Transmission or Cause: Zinc-responsive dermatosis is a keratinization disorder (abnormal skin production) due to zinc deficiency. Zinc responsive dermatosis can occur as a breed-related disorder in Arctic breeds such as Huskies, Malamutes, and Samoyeds (Syndrome I, suspected to be an inherently decreased ability to absorb zinc from the intestinal tract), and in dogs (especially puppies) fed low quality zinc deficient or high plant phytate diets (Syndrome II). Excessive calcium supplementation can also interfere with zinc absorption in the gastrointestinal tract.
Affected Animals: This is an uncommon disease in dogs, with the highest incidence in young adult arctic breed dogs (Syndrome I), and in young, rapidly growing puppies of any breed (Syndrome II).
Clinical Signs: Lesions are reddened skin, followed by hairloss, crusting and scaling around the mouth, chin, eyes, and ears. Pressure points, footpads and scrotum may also be affected. Affected dogs may be itchy and secondary bacterial or yeast skin infections are common.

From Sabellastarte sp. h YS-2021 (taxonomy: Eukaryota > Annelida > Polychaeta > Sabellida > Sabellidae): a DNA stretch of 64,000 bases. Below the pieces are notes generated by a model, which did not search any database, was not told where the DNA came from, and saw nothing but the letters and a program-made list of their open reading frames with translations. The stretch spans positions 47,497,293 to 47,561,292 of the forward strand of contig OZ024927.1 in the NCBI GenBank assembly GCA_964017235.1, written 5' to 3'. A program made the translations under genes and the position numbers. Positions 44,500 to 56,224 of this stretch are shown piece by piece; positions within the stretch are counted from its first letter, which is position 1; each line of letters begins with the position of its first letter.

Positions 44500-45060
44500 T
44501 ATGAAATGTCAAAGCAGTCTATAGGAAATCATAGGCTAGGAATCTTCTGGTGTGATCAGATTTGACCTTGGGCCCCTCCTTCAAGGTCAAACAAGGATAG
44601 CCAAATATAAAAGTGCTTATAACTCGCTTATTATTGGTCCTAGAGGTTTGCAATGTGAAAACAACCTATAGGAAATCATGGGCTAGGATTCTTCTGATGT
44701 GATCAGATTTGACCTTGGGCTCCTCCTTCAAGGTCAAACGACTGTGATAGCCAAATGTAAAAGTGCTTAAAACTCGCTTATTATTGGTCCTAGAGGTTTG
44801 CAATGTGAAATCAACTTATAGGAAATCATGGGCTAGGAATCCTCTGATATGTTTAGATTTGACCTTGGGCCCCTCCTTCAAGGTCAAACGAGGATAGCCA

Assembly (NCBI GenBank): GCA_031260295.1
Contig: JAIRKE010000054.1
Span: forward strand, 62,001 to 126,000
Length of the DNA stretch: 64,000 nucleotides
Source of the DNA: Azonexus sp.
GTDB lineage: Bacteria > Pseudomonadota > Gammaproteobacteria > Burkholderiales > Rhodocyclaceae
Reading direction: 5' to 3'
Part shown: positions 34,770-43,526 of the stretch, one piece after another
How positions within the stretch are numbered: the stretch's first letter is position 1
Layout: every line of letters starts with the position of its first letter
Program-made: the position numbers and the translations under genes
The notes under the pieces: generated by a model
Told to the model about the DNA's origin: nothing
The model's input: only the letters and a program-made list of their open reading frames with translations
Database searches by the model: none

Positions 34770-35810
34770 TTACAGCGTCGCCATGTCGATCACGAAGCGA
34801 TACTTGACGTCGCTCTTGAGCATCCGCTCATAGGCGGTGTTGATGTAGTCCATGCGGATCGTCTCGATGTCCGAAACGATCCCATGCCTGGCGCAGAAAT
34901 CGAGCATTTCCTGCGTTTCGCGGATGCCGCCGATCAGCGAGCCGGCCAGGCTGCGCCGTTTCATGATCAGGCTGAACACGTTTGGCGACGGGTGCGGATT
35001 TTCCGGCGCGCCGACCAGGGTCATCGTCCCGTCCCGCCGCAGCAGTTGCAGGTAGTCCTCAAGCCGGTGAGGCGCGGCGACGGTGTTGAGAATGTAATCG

Diagnosis: Diagnosis is made by consideration of clinical signs, breed and by using appropriate diagnostics to eliminate other possible causes of skin crusting such as bacterial, fungal or demodex infections, as well as internal, nutritional or autoimmune diseases. Definitive diagnosis is made by obtaining multiple biopsies of affected areas for pathology analysis, which reveals thickened, crusty skin (parakeratotic hyperkeratosis) with inflammation.
Treatment: Any secondary bacterial or yeast skin infections should be treated with appropriate antibiotics for 3-4 weeks. Symptomatic therapy for crusting lesions with antiseborrheic shampoos and hydrating creams or ointments, as well as essential fatty acid supplementation may be helpful. In dogs with dietary-induced zinc deficiency, the dietary imbalance must be corrected by feeding a high quality balanced AAFCO-approved dog food, and discontinuing vitamin/mineral supplements. In these cases skin lesions typically resolve within 2-6 weeks of the diet change. Oral zinc supplementation (zinc methionine, zinc sulfate) may be needed in some dogs, either initially for the first few weeks of the diet change, or lifelong if there is a diminished ability to absorb zinc.
Prognosis: The prognosis is typically good for most dogs, although lifelong zinc supplementation may be needed in some cases, and lesions can wax and wane with season or stress.